* The price point (manufacturing cost) for a trade book is about $1/book, but made-to-order books (with, I think, color) is $4.

* The question: where do the Expresso-type machines fit in? (This is now a Xerox item, where the book is printed, bound, and delivered in a minute or two, from files chosen or even a manuscript delivered by hand, if properly formatted.) They seemed to think it met a very narrow need: a bound book wanted almost instantly (like copy of War and Peace dedicated to a friend). Or the buyer could wait a couple of days for Amazon or other POD houses to send it.

* E-books will impact future printing, particularly youth books with color included. (The three mused at the end of the webinar whether there would be a used e-book market!)

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Your Six-Plank Sales Program

Whether you’re going to publish your own book or you want another house to do it, often the most overlooked part of your marketing campaign is your platform marketing system.

I was reminded of this when I was reviewing a new book by two seasoned literary agents, Marilyn Allen and Coleen O’Shea, called The Complete Idiot’s Guide to Book Proposals and Query Letters. Incidentally, it’s a first-rate primer if you’re on a big publisher quest.

They suggest six “planks” you could use to market your book or you might explain in depth in your book proposal to show you’re a go-getter eager to will help sell your published creation.

Here are what they suggest:

* Media Experience: list in detail any media experience you’ve had on TV or radio or in magazines or newspapers, even wee local columns, but particularly if you’ve been interviewed as an “expert” on the topic 

* Social Media Marketing: be sure to list all the outlets you use, like Facebook, Twitter, and YouTube, with numbers of followers. Do you have a website, a blog, an e-newsletter; do you post videos or podcasts? How big is your e-mail list? Do you sell products through Amazon, eBay? Include numbers, your spread, your presence.

* Previous Publications: You’re not likely to forget to mention other key books or articles you wrote, but if they are about this book’s subject, do it again, in detail.

* Speaking Engagements: Almost any experience here helps because it shows you have the tools to bring attention to your book. So list it all, with audience size, including talks (free), keynotes, breakout sessions, workshops/seminars, guest lectures. Do you speak through speaker’s bureaus? How prestigious are the sponsors? Do you have a regular speaking schedule? Detailed summaries please.

* Product Tie-ins: If you have your own product lines or you endorse products, you or a publisher can piggy-back here to sell your book too. Or tell the publisher how a tie-in could be created once the book exists.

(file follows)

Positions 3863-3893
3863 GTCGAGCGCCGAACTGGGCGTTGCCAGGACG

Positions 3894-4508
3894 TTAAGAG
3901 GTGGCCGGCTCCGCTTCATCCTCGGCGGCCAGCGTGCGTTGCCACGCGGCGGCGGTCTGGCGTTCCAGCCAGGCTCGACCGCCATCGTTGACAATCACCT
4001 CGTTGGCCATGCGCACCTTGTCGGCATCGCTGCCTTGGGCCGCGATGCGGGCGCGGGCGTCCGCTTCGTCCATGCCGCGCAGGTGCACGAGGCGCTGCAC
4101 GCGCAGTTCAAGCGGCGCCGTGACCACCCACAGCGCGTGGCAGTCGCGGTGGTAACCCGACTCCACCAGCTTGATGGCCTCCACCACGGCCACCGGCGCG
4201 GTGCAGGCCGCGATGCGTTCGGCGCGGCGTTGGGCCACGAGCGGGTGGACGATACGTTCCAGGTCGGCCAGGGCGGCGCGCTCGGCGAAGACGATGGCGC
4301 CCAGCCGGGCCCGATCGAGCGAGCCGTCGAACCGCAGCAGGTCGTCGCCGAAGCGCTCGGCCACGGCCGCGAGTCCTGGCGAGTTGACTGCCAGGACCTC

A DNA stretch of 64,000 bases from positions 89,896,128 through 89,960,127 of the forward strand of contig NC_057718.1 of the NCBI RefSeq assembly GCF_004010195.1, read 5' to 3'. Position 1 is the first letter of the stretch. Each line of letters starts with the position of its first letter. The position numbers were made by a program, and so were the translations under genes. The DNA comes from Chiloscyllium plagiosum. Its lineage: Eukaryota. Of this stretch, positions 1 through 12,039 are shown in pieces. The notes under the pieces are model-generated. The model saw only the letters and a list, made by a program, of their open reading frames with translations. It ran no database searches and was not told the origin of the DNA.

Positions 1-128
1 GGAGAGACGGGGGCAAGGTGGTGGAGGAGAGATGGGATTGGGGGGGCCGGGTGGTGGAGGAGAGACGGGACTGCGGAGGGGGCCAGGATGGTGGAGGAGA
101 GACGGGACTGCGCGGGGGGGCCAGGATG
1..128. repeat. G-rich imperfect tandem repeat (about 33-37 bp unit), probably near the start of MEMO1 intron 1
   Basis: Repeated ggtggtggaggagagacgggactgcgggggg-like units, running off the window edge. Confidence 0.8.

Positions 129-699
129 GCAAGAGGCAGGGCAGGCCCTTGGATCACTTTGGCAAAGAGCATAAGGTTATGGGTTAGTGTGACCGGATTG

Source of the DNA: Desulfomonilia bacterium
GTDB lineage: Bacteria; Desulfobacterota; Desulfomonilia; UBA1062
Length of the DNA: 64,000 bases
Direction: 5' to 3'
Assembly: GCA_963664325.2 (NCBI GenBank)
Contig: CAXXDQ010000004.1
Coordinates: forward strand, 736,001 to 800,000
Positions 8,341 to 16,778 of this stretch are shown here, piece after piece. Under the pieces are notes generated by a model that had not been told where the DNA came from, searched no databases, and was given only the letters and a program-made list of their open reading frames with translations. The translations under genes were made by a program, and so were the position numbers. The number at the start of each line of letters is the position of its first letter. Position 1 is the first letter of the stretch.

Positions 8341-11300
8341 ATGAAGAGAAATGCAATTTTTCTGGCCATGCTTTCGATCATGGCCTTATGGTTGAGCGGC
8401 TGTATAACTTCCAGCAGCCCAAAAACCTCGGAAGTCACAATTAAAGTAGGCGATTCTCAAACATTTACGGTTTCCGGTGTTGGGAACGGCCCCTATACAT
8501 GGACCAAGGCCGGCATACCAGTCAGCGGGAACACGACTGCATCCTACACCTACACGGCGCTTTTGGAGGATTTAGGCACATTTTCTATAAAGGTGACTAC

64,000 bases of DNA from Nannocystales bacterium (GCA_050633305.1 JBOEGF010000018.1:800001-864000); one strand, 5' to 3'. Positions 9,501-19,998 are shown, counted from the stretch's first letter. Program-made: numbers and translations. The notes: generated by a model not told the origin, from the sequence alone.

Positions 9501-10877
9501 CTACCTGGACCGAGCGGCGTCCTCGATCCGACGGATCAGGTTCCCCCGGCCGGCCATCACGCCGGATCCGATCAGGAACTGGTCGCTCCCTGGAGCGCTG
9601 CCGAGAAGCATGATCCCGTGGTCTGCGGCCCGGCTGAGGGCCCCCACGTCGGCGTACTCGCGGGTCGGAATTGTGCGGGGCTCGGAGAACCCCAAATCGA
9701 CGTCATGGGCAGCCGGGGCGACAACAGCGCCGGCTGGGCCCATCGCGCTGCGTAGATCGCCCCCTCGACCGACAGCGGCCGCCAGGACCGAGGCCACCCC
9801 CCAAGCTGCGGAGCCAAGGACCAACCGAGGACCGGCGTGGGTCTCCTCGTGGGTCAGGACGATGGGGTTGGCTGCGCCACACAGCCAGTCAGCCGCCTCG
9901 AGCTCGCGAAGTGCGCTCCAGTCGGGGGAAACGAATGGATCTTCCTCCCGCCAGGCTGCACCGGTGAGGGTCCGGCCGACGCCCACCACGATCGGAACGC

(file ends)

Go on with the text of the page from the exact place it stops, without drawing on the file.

* Continuous Exposure: Your purpose is to create a fan following or to be listed as an expert to be called by a radio or TV commentators when a related subject “breaks” on the news. (For several years I wrote a lot about ultramarathoning, and at the worst hours [like 5 a.m. in CA for a New York City morning news show], if somebody dropped dead in a race, they’d call and ask me about the topic!) You start locally by telling the local stations of your expertise; send a copy of your book or articles. Then send a copy of that info sheet to their national news headquarters to get “listed.” Finally, tell the agents or editors that you are “on call” about the topic wherever you are listed.

The best time to create your platform is while you are writing your book. Why not take chapters of that book and sell them as articles along the way? Just repackage the information to fit the magazine or newspaper needs, and remember to mention your coming (or published) book in the bio slug that writers get free.

If you create a ready-made audience, a fan pack, eager to read what you have to say, and you share that with publishers (who need books to publish), they are as likely to be coming to you to put you in print! Or if you do it on your own, you already have the buyers in line.

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How to Sell 75% of Your Freelance Writing

This was the title of my best-selling book (out in five different editions and a Writer’s Digest Book Club top choice, twice I think). I’m updating it for release this summer—and a possible mp3 edition too. I’ll let you know then. Right now, I’ve divided the book into 16 core elements, and I’ve been sharing one or two a week in an edited (sometimes condensed) version at my blog. (Section 13 just appeared).

If you are teaching freelance courses about writing or publishing, feel free to incorporate any of these into your program. (It’s still the heart of my Travel Writer’s Guide book, happily in print!)

Best wishes,

Gordon Burgett